Work to Finally Start on East Campus in 2013

By Adrian Maties, Associate Editor Back in 2007, the University of Maryland had big plans for its East Campus District. It wanted to transform the 38-acre site into a vibrant environment that would ultimately lead to the revitalization of College Park [...]

Back in 2007, the University of Maryland had big plans for its East Campus District. It wanted to transform the 38-acre site into a vibrant environment that would ultimately lead to the revitalization of College Park and the U.S. Route 1 corridor. The recession, however, delayed its plans. Now, the plan is back on track. The University of Maryland has partnered with a new developer, The Cordish Cos., and hopes to break ground on its ambitious project by this time next year.

The East Campus project is located across from the university’s central campus, bordered by Route 1 and Paint Branch Parkway, and is slated to cost at least $900 million. It will create a vibrant, pedestrian-oriented town center with high-quality, affordable graduate housing, Class A office space, hotels, shops and restaurants.

The project has been on the university’s books for more than a decade. When the economy forced the university to sever ties with the Foulger-Pratt-Argo Investment joint venture, it decided to wait out the storm and try to get the project done in phases. It selected Baltimore-based Cordish as the new master developer through a competitive request for proposals process that began in April 2010, and attracted proposals from interested developers around the nation.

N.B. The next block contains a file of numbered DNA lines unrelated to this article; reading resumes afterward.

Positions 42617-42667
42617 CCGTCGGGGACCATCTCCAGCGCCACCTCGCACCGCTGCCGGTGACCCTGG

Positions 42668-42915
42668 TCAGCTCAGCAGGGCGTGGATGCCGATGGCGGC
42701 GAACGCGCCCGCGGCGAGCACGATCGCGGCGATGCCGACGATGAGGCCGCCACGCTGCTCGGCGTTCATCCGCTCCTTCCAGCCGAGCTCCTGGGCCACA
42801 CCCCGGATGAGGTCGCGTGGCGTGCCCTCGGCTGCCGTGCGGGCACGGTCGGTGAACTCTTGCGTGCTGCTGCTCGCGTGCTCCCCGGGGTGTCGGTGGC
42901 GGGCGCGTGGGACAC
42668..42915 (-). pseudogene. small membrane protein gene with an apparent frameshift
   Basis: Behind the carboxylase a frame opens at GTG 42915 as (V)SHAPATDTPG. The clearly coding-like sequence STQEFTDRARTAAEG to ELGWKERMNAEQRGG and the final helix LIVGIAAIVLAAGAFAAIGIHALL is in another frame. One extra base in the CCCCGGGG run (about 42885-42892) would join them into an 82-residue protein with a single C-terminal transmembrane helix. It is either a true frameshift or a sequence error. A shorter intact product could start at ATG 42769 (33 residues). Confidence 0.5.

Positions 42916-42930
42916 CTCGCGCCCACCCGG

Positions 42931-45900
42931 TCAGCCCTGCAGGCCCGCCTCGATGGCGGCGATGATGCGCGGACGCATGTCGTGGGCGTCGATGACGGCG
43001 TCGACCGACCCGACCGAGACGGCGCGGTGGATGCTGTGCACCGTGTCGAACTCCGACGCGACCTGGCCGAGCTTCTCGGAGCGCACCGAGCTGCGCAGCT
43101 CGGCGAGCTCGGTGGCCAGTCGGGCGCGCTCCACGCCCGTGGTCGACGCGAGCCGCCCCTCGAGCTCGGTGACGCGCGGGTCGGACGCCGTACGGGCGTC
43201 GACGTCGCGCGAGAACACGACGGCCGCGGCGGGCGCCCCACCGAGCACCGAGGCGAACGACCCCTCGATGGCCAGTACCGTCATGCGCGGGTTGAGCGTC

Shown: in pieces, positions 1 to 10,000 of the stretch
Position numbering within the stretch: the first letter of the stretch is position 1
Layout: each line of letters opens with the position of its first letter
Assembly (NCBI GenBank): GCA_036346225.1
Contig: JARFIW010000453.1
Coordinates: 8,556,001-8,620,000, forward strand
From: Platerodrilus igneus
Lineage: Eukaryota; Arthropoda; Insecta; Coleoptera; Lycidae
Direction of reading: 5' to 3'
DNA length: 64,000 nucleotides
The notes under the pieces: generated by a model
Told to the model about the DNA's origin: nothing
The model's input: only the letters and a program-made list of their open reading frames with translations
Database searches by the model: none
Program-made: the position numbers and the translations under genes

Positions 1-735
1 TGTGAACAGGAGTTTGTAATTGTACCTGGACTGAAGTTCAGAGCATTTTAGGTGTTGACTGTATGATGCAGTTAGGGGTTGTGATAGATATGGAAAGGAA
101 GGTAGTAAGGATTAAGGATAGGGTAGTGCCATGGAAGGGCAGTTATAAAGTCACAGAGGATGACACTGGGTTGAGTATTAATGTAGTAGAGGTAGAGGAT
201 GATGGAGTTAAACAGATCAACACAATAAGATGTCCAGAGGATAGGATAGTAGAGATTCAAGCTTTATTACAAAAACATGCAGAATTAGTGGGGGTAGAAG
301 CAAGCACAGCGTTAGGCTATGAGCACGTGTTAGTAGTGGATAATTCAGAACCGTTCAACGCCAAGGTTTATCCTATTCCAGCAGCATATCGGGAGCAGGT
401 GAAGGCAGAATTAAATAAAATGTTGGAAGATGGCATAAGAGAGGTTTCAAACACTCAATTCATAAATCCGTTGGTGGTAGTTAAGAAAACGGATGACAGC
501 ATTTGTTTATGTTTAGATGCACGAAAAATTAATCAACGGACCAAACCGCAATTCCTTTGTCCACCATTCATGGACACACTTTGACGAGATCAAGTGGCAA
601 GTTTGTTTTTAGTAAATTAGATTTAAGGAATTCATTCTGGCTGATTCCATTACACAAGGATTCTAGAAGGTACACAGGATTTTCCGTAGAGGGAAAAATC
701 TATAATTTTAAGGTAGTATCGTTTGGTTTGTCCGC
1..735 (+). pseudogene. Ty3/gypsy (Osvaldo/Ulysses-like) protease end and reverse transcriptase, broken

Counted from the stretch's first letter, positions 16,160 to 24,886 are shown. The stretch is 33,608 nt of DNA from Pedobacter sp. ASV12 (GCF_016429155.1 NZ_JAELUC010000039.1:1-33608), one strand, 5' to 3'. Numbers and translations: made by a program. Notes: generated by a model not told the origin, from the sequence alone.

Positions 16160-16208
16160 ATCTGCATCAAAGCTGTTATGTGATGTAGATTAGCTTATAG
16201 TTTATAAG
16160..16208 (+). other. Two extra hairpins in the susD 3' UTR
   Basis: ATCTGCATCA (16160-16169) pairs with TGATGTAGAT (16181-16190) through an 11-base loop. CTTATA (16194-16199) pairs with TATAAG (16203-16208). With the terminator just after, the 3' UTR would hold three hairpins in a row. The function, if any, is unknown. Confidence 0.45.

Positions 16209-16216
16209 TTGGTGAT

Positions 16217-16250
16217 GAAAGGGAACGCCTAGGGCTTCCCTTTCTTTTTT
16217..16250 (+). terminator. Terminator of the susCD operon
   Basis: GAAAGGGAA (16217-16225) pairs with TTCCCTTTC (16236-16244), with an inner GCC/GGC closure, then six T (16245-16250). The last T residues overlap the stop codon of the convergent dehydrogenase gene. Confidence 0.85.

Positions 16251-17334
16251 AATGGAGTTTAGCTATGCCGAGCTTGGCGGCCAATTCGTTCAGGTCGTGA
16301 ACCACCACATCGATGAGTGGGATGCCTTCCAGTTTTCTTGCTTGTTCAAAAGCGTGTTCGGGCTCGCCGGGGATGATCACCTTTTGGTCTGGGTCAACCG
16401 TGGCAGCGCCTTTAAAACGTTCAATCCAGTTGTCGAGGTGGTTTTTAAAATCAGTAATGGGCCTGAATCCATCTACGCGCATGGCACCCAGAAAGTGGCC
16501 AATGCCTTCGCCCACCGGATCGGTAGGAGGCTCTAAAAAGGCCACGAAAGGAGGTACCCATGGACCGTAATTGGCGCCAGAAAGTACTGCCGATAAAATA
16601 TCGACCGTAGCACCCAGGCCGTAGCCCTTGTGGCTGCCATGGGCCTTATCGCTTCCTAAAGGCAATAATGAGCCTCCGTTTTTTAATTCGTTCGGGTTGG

At a cost of $171 million, Phase I will include about eight acres of development, with 70,000 square feet of retail, residential units and an outdoor town center. Three to four additional acres will be reserved for parking. The University of Maryland is also working with David Hillman, CEO of Vienna’s Southern Management Corp., to develop a four-star, 266-room hotel that will include 23,000 square feet of conference space and 18,000 square feet of additional retail space.

Phase II will include more retail and housing, most of which will be reserved for graduate students, on 22 acres of development. It will start only after Phase I is complete. No retailers have been signed yet, but the university hopes to attract higher-end restaurants, a mix of shops and a music venue.

An end date for the entire project has not been determined.